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In case of rhetorical emergency, break glass and use the following:
“Today the whole world witnessed [insert bad thing here], and on behalf of [insert your department/organization/government here] we are here to condemn [insert action here or person] in the strongest terms possible.“
More likely than not, the only thing that’s possible when you’re using that phrase is using that phrase. It’s a political crutch and has been used for decades and is totally bipartisan in it’s usage. Its origins are unknown, although some like to try to peg it to a Monty Python sketch. (“Dear Sir, I wish to complain in the strongest possible terms about the song you have just broadcast about the lumberjack who wears women’s clothes. Many of my best friends are lumberjacks, and only a few of them are transvestites.”)
The phrase was used in the December 1942 Allied statement that acknowledged the ongoing genocide in Nazi Germany. But since those nations were already committed to full scale war against Hitler that statement had some teeth in it. But not more recently.
Barack Obama used it the day after the murders in Benghazi. Bernie Sanders used it the morning one of his supporters shot Congressman Steve Scalise. Donald Trump used it after Charlottesville. Virtually every time the phrase is used it has the crackle of Confederate currency. It’s physically there but totally worthless.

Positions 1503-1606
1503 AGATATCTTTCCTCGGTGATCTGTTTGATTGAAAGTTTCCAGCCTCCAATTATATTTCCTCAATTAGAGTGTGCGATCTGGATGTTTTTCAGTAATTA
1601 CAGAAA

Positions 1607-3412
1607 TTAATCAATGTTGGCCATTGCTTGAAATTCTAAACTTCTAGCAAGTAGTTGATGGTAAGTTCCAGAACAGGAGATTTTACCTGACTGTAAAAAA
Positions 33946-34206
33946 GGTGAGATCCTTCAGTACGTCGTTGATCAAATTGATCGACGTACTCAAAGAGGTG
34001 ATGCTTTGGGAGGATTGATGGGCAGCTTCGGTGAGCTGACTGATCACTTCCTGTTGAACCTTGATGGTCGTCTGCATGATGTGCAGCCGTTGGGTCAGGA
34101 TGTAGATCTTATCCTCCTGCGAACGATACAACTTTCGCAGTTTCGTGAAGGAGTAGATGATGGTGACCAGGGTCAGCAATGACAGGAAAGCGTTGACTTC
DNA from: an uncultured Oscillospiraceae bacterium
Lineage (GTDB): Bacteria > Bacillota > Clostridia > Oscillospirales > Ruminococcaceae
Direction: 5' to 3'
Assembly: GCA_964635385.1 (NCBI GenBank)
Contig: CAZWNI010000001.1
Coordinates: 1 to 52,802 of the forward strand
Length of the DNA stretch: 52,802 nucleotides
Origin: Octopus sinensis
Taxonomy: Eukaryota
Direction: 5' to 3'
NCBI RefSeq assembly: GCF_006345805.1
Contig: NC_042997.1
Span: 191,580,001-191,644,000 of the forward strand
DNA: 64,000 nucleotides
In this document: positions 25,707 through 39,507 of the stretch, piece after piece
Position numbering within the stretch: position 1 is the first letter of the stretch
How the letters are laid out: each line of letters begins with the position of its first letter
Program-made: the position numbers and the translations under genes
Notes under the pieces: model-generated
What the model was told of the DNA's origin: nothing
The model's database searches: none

Which brings us to Communist China and the situation in Hong Kong. Critics from both the left and the right are disappointed that Trump has not been more vocal about supporting the Hong Kong protesters. CNN went as far as to claim that the President promised his silence on the issue as a matter of trade negotiations. And when Trump did back the protesters in his latest speech at the United Nations, his critics brushed it off as inadequate.
So what exactly would be satisfying? It’s hard to say. Since his critics on the right have no stomach for tariffs, are they really going to be happy with serious economic sanctions? If you’re worried about higher prices on the trinkets you buy at Walmart, or if you’re complaining about subsidies to American farmers, I doubt that you’re going to welcome trade embargoes or the freezing of Chinese assets in the United States. I’m not sure that anyone on the right is even serious about guaranteeing Taiwan’s independence, let alone Hong Kong’s. And we’re sure as hell not going to be landing any Marines on the shores of Hong Kong or launching ICBMs toward Beijing any time soon.
Let’s face it. In the long run the US policy towards Communist China has been a rolling bipartisan disaster. In 2018 America did $659.8B worth of business with one of the most murderous, reprehensible regimes in history, and on terms that benefited them by a 5-to-1 margin. Imagine Ronald Reagan deciding to send jobs to the Soviets and borrowing money from the Evil Empire. You can’t? Well, this is what we’ve done with China. We made the Communists rich and then we borrowed from them to finance our government. What kind of unholy hell is it that we borrow to finance our military and the interest we send them ($99,511,068 per day) finances the People’s Liberation Army?
All we’re left with is the empty rhetoric of condemnation. But, of course, in the strongest terms possible.